» Culture Shock

Students will experience new cultures, people, food, music and probably a new language when they go abroad. Before students start to understand and appreciate the differences of their host-country, they usually experience some culture shock. Culture shock is a logical reaction to differences we encounter in a foreign culture.  Even if you are going to a country that may feel familiar such as the UK or Australia, there will be differences from the U.S.

Everyone who goes through the process of adapting to a new culture experiences some degree of culture shock, anticipate this as a normal part of your study abroad experience. When you become familiar with these stages, you will be better equipped to combat it. (Sources: DiversityAbroad.com and StudyAbroad.com)

The various phases which you might find yourself going through in this process include:

Toggle Section

Honeymoon Phase

In the first few days of arriving on your host country you will most likely be filled with excitement and euphoria at all of the new experiences that await you. When you are unfamiliar with the language spoken in your host country, you will probably be eager to learn it.

During the honeymoon stage you will be eager to take on the challenges of living abroad.

Culture Shock Phase

After the first stage of excitement, you may start to feel frustration. This frustration occurs because some of your initial excitement wanes because of misunderstandings, or feelings of anxiety arise. Homesickness may also start to creep in and you might reject your new environment. You will become frustrated with trying to speak a foreign language, and you may even feel that you have lost some of your identity because you cannot fully communicate what it is you would like to say.

You can combat this frustration stage by remembering that you are in a new environment and that getting accustomed takes time. Do not blame the host country or its people for your feelings. Try to stay positive; if you focus on the negative aspects, you will only prolong this stage. Try to keep a journal chronicling your experience. The way you deal with this stage, will determine how you will grow from your experience abroad.

Understanding Phase

The third stage starts when you develop a more balanced view of your experience abroad and your host countries culture. Personal reflection may be a large platform which got you to this point. You will become more familiar with the culture, people, food and language of your host country. You will have made friends, become more comfortable in your independence, and experience less homesickness. You’ll be more comfortable with speaking and listening to the language spoken in your host country. In general, you become more relaxed in your environment. Situations that you previously found frustrating become less stressful.

Acclimation Phase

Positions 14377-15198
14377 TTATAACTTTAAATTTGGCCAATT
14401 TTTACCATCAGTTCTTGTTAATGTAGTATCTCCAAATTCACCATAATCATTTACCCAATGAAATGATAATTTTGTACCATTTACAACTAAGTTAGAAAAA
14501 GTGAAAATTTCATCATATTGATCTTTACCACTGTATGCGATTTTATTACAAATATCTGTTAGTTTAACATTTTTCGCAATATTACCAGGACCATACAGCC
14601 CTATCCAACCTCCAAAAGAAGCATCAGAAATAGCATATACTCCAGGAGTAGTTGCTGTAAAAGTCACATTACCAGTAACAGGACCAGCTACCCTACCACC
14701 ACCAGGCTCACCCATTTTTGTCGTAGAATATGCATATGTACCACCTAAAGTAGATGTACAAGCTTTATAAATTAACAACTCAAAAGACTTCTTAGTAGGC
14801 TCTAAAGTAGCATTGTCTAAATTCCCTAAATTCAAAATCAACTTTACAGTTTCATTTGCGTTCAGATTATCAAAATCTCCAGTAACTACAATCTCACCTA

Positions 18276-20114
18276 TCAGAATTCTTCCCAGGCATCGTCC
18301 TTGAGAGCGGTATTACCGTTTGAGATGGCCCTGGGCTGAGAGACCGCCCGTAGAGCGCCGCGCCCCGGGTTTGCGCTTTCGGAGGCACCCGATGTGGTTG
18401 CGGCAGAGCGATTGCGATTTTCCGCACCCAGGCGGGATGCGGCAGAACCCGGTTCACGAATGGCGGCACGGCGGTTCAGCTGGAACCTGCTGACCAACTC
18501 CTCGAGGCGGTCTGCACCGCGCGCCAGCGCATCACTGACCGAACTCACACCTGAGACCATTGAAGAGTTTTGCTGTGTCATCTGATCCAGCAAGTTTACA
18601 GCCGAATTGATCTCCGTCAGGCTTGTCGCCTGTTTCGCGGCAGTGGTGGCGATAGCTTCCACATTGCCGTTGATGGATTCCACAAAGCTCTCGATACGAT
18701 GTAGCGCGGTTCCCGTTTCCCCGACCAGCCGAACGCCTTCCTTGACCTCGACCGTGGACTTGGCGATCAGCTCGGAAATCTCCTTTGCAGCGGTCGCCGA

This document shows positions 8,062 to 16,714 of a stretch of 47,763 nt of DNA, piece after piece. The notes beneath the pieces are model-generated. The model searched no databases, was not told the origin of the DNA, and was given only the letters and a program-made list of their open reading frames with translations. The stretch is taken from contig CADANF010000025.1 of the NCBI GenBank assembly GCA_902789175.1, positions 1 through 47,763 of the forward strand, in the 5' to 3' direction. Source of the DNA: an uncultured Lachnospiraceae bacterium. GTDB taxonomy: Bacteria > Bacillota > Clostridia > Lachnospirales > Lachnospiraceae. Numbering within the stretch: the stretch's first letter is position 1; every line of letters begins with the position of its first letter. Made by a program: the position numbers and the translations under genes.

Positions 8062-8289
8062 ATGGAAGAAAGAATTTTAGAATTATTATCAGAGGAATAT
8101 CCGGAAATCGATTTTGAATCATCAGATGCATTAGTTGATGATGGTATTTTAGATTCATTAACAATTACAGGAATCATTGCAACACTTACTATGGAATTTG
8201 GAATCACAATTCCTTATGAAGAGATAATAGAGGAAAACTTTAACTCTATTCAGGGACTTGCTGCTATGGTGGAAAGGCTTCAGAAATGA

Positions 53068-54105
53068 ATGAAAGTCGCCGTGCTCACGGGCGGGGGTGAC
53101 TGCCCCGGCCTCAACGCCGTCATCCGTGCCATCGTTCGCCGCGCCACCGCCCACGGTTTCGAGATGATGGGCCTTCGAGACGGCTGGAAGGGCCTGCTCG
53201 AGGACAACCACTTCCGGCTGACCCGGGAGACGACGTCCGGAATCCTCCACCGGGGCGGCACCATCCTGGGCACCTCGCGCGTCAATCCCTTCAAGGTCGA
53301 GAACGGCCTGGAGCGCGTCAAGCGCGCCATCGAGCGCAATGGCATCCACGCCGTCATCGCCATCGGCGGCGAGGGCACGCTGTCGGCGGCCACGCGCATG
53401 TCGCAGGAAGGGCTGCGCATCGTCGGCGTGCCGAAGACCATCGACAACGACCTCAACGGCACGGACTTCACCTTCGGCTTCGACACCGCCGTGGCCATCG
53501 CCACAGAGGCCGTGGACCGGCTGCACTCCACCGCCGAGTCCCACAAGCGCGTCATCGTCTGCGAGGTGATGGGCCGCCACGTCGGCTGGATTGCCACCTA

During the acclimation stage you will begin to feel like you really belong or have found your niche in your new environment. You will start to compare the good and bad of your host country with the good and bad of your home country. You feel less like a foreigner and more like your host country is your second home. You laugh about things that frustrated you at earlier stages of cultural shock.

Once you reach the acclimation stage, you’ll have the satisfaction of knowing that you can live successfully in two cultures; this is a huge milestone and one of the greatest rewards of studying abroad.

Coping with Culture Shock

Here are some general tips for making the most out of your study abroad experience. They may help ease the culture adjustment to your host culture.

  • Do not expect to find things as you have them at home.
  • Relax. Do not worry too much and don’t take anything too seriously. When you keep an open mind, you will enjoy the experience the most.
  • Travel in a spirit of humility and with a genuine desire to meet and talk with local people.
  • Realize that people have different habits and customs. For example, the concept of time differs markedly from country to country. Do not judge differences, but rather try to appreciate them. Many other languages and customs can seem gruff to Americans, who tend to pad with tone and phrasing.
  • Spend some time reflecting on your daily experiences, this will deepen your understanding of your experience and your host culture. Give yourself some quiet time and don’t be too hard on yourself when things are not going perfectly. See your time to yourself as growing through independence.
  • Try to adjust to the rhythm of life in your host culture. Adjust to their time schedule for meals and work. Look for logical reasons behind the host culture patterns. You will discover that most customs fit the culture and are there for a reason.
  • Learn how to manage homesickness while abroad

Reverse Culture Shock

After you have grown accustomed to a new culture, you may experience the same kind of symptoms when you are adjusting back home to your own culture. Before you return home, chances are you’ll feel incredibly anxious in wondering what has changed in the USA! Read the section on Reverse Culture Shock to learn about how to anticipate and overcome these challenges.